Skip to main content

13th February 2020

Review: Parasite

Bong Joon-ho’s Oscar-winner is a brilliant satire on social inequality, and a mesmerising cinematic experience, writes Michal Wasilewski
Review: Parasite
Photo: @pxhere

The first foreign-language film to win the Academy Award for Best Picture, in addition to last year’s Palme d’Or, Parasite has taken the film world by storm.

Not many films deserve praise like this unbelievably intelligent blend of drama, thriller, and dark comedy. Already crowned best of all-time by online film community Letterboxd, it is finally out in British cinemas. 

South Korean director Bong Joon-ho is a familiar face in Hollywood, having directed Snowpiercer (2013) and Okja (2017). Yet Parasite, which marks a return to his home country, is surely the most fascinating movie of his career. 

The Kim family lead a bleak life in one of Seoul’s poorest districts. They consist of former driver, Ki-taek (Song Kang-ho), his wife Chung-sook (Jang Hye-jin) and their two twenty-something children. The son, Ki-woo (Choi Woo-shik), dreams of going to university. The daughter, Ki-jeong (Park S0-dam), is sly and intelligent, but not strikingly ambitious. 

The Kims earn their money folding pizza boxes in a cramped basement home. Not much happens in their lives, save praying for good Wi-Fi and dreaming of opportunities that may never come.

But it does come, courtesy of Ki-Woo’s friend, an English tutor for the rich Park family. He is leaving to study abroad and wants Ki-Woo to take over. This is what the Kims have been waiting for. As Ki-woo approaches his job interview, he devises a plan which will change his family’s situation forever.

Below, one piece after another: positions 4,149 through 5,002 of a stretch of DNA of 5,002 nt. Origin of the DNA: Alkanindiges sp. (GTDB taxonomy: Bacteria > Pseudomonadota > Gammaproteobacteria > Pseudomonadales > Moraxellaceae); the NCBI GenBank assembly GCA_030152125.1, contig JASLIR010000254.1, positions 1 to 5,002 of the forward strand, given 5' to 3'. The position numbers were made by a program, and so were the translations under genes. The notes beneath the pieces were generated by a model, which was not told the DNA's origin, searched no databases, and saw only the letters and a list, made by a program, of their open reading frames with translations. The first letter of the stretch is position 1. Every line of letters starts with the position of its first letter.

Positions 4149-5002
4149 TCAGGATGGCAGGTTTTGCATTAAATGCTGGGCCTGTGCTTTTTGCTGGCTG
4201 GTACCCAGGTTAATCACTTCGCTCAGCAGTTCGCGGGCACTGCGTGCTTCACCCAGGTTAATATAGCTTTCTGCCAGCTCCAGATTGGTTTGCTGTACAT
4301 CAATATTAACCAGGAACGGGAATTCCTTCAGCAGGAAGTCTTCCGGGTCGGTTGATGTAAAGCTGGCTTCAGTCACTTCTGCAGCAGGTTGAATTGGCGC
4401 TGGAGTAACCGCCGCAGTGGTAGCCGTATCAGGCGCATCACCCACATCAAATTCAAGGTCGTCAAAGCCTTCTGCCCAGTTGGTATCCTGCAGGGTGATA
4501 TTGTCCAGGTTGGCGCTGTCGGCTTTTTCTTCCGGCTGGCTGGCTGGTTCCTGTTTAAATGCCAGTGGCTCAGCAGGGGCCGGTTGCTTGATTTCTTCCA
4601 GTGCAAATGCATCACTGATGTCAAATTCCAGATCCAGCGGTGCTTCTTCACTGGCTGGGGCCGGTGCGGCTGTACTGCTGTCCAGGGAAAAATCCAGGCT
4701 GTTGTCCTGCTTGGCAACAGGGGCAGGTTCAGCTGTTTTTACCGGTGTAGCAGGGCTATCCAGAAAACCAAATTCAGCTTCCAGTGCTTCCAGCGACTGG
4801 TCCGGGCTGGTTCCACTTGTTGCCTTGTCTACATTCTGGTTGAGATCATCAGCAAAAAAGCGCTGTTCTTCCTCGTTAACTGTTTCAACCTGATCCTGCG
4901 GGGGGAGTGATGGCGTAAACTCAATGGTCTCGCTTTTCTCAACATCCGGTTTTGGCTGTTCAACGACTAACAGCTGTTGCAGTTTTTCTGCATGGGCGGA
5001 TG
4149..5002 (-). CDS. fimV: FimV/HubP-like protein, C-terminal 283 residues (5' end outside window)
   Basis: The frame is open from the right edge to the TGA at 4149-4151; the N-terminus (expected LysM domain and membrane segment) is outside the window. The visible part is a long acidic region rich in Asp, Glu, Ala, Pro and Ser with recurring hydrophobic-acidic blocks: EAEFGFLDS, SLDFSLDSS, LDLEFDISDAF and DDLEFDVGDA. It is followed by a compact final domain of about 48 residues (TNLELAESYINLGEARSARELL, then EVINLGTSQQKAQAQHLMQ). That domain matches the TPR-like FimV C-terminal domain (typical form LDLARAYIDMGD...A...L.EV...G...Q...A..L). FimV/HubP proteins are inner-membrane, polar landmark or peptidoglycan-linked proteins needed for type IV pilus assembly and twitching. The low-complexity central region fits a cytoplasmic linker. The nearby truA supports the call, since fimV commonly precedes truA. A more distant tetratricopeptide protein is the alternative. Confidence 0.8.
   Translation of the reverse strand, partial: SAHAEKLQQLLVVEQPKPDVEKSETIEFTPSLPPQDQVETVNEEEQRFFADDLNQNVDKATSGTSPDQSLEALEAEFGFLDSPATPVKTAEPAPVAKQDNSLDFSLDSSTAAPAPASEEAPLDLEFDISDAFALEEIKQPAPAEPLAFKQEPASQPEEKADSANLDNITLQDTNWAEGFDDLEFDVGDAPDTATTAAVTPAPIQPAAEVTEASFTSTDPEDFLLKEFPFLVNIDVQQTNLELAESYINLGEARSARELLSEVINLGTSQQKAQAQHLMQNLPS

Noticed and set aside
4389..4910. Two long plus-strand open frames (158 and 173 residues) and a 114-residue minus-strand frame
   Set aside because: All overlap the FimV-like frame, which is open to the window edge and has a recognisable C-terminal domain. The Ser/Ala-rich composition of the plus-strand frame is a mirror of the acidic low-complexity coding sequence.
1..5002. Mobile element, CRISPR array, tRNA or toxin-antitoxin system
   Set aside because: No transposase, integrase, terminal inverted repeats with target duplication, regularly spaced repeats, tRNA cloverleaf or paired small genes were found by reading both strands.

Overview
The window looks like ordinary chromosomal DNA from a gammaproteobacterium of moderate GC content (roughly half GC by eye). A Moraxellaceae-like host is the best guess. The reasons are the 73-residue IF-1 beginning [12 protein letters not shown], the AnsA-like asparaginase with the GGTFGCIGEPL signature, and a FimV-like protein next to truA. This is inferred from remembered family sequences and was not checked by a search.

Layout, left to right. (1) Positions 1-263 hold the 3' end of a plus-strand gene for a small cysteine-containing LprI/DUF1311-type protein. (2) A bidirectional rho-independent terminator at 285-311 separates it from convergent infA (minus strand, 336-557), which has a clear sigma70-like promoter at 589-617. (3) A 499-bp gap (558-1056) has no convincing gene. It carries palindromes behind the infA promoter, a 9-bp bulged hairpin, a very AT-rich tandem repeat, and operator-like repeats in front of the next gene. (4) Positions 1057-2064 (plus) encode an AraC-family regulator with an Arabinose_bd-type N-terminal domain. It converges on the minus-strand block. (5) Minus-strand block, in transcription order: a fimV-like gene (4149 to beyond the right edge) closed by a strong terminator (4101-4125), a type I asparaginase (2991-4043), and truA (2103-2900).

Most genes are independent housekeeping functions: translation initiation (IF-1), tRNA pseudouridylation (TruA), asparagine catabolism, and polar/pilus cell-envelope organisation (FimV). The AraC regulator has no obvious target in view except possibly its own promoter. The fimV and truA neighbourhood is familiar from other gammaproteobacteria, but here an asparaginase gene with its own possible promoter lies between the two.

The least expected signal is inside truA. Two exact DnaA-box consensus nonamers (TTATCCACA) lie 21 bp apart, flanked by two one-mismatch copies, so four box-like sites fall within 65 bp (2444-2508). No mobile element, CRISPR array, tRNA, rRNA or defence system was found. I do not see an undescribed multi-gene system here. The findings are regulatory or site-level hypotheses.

The story hypnotises viewers from the beginning. A masterful script not only provides astute social commentary, but great entertainment as well. Neither obvious nor pretentious, it doesn’t tell us which characters are good and bad. In fact, one might find it hard to sympathise with anyone on the screen but everyone will see them in a different way, and that is what makes Parasite a masterpiece.

I must single out the production design for praise. The rich family’s house feels like another character, with a soul full of secrets and mysteries. This building, the work of great architect Namgoong in the story, was in fact designed and built especially for the film.

Beloved by critics, cinephiles, and regular moviegoers, Joon-ho’s work is one of few to find such widespread acclaim. Despite its South Korean setting, the film’s themes are universal, which perhaps accounts for its international success. Overall, Parasite is one of the most important and original films in recent memory, sure to become an all-time classic (if it hasn’t already). 


Michal Wasilewski

Michal Wasilewski

Managing Editor of Culture for The Mancunion.

More Coverage

SCALA!!! co-director Jane Giles on audiences, programming and being a first-time filmmaker: “There has to be room in the film world for all tastes”

In conversation with Jane Giles, co-director of SCALA!!!, we discuss how she came to make the film, her career in programming and how the London cinema had lasting impact on young audiences

Chungking Express: Intoxicating youthful cinema | UoM Film Soc screening reports

In an age where arthouse cinema has become middle-aged, Wong Kar-wai’s 90s classic still speaks to today’s youth

An evening with UoM Film Society and Chungking Express

A crowded university building full of students ready to watch a Wong Kar-wai film and an earworm of a song

Preview: 30th ¡Viva! Festival highlights Spanish culture at HOME Cinema

Delve into the variety of Spanish-language cinema with HOME’s annual ¡Viva! film festival